Saturday, June 25, 2022 |
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ANAHOLA — Lily Eden of New Zealand said Friday’s dedication and blessing of Aha Moku signage was like following footsteps.
Eden, who works with Kanoe Ahuna on the Kauai Nui Kuapapa, or Moku signage project, said the contingent from New Zealand who arrived for the blessing are direct descendants of Tainui Waka and Te Arawa.
“This is like a homecoming,” Eden said. “We are literally following in footsteps.”
Kauai Nui Kuapapa is a project designed to revitalize Kauai’s rich cultural heritage utilizing signage and state-of-the-art technology to identify the borders of the six moku on the islands of Kauai and Niihau, states a County of Kauai press release.
The project was developed by Keao NeSmith, executive partner of Na Hoku Welo, in response to Mayor Bernard Carvalho Jr’s vision that culturally appropriate signage would help create awareness of Kauai’s traditional land divisions.
“It is hoped that knowing the traditional names and unique stories and characteristics about our place on the island will lead our Kauai communities to talk with each other about our island home while fostering a stronger sense of community and mutual caring,” NeSmith said.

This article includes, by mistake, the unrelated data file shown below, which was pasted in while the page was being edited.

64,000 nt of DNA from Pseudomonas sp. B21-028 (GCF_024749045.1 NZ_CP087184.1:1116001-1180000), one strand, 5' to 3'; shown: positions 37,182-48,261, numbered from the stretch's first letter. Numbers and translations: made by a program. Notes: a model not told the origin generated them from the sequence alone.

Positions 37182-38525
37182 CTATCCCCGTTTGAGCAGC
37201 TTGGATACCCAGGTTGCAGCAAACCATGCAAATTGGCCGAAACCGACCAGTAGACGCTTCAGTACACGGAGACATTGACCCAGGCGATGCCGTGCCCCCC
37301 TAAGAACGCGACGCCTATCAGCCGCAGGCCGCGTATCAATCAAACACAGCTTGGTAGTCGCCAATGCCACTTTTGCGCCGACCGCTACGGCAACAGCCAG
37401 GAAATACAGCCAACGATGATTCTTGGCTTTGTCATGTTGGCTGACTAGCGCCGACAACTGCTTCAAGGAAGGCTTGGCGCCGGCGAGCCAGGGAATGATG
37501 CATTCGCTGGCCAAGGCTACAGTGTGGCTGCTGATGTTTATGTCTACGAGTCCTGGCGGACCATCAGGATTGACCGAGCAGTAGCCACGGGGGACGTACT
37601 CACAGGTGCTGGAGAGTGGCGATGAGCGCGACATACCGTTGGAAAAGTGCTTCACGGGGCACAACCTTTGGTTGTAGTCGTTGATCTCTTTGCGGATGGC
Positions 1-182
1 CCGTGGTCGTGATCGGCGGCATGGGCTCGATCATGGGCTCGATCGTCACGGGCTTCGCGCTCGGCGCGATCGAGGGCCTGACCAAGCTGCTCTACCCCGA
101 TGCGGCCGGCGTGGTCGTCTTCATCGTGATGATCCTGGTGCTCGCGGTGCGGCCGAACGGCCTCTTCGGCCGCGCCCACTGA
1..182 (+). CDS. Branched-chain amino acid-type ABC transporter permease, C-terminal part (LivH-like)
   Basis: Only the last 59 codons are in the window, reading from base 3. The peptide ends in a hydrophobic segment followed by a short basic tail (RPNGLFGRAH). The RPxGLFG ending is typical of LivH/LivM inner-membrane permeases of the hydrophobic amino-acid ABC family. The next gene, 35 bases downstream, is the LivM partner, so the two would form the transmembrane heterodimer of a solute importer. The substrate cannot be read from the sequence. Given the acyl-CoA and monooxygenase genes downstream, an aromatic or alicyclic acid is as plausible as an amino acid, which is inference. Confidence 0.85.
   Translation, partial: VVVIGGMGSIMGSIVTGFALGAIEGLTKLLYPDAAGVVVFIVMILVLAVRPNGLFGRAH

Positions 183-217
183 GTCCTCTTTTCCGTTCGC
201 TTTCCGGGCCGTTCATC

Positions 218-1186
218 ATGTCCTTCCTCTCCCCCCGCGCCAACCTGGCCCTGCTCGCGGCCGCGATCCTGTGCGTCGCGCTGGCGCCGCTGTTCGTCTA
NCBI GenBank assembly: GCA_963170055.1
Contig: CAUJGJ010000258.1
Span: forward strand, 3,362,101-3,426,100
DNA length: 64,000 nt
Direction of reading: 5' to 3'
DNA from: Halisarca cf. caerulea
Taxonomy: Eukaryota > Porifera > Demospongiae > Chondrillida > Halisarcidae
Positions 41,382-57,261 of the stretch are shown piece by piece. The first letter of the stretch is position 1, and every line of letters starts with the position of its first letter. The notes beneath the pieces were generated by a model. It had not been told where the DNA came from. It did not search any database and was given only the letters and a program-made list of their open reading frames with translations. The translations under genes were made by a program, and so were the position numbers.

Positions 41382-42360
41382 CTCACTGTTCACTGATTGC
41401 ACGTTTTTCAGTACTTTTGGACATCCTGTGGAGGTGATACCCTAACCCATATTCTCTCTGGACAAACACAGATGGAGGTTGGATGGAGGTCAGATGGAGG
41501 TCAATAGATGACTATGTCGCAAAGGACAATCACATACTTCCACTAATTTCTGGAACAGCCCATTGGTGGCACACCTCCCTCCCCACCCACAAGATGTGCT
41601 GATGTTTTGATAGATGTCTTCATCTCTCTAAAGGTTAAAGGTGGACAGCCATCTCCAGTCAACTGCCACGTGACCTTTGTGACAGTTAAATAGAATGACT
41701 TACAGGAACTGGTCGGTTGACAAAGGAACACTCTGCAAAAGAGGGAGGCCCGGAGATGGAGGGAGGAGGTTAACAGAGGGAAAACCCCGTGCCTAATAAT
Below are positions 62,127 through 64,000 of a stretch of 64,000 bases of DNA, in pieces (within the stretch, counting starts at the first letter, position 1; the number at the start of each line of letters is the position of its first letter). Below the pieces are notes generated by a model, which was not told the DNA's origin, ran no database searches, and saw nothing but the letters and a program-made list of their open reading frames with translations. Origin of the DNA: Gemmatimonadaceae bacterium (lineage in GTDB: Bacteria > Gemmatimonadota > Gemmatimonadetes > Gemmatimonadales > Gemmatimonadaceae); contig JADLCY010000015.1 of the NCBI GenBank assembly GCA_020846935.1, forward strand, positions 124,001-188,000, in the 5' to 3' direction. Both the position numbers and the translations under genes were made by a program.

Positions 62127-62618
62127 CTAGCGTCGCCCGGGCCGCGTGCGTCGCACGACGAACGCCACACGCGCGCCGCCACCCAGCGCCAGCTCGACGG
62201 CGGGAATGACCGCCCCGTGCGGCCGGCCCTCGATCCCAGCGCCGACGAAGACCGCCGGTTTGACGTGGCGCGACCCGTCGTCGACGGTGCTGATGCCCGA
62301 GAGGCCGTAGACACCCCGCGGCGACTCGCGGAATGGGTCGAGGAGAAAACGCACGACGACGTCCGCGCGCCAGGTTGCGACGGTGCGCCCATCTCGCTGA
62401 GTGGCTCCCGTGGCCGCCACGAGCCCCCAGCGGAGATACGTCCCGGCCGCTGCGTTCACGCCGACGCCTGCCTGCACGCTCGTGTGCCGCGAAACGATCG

This aspect was demonstrated earlier when Kamealoha Smith, serving as the emcee for the blessing, unveiled a book created by children on the Puna and Koolau moku, centering on the beaches and its immediate vicinities.
The collaborative effort with funding support from the Office of Economic Development, the Kauai Visitors Bureau and the Hawaii Tourism Authority was highlighted with the simultaneous sounding of pu, or conch shells, at the six locations representing the entrance and exit points of the moku.
“Each of the moku has its own character,” Carvalho said. “Some things grow in some places and not in others leading people to talk and work with each other. Within the moku, there are about 55 ahupuaa, or subdivisions within a moku — a major district from mountain to the sea. We eventually want to identify the ahupuaa along with identifiers for waterways touching Kauai’s main roadways.”
Joining the dignitaries, the Daughters of Hawaii led by Regent Julie Watson took advantage of the dedication to visit Kauai and boost the efforts of the newly-formed Kauai Chapter of the Daughters as well as offer an oli hookupu along with a puakenekene lei.
Signs were placed along Kuhio and Kaumualii highways at the point of entry and exit of each of the five moku on the island of Kauai.
Additionally, a sign representing the moku of Niihau was placed at Koopueo, commonly known as MacArthur Park, in Kekaha.
Each site coordinated a noon blessing, with the pu sounding six times, one for each moku, followed by the blessing and hookupu offering. In addition to the signs being unveiled, an informational and interactive website was also brought to life.
Other partners working on Kauai Nui Kuapapa include the Kauai Museum, who helped host the Daughters of Hawaii, the Kauai Historical Society and Garden Island Resource, Conservation and Development.
NeSmith, in his welcoming remarks, also noted support from the Office of the Mayor, the Kauai County Council, the Office of Hawaiian Affairs Trustee Dan Ahuna, DataSpace Industries, Datawise Consulting and Pass the Projects.
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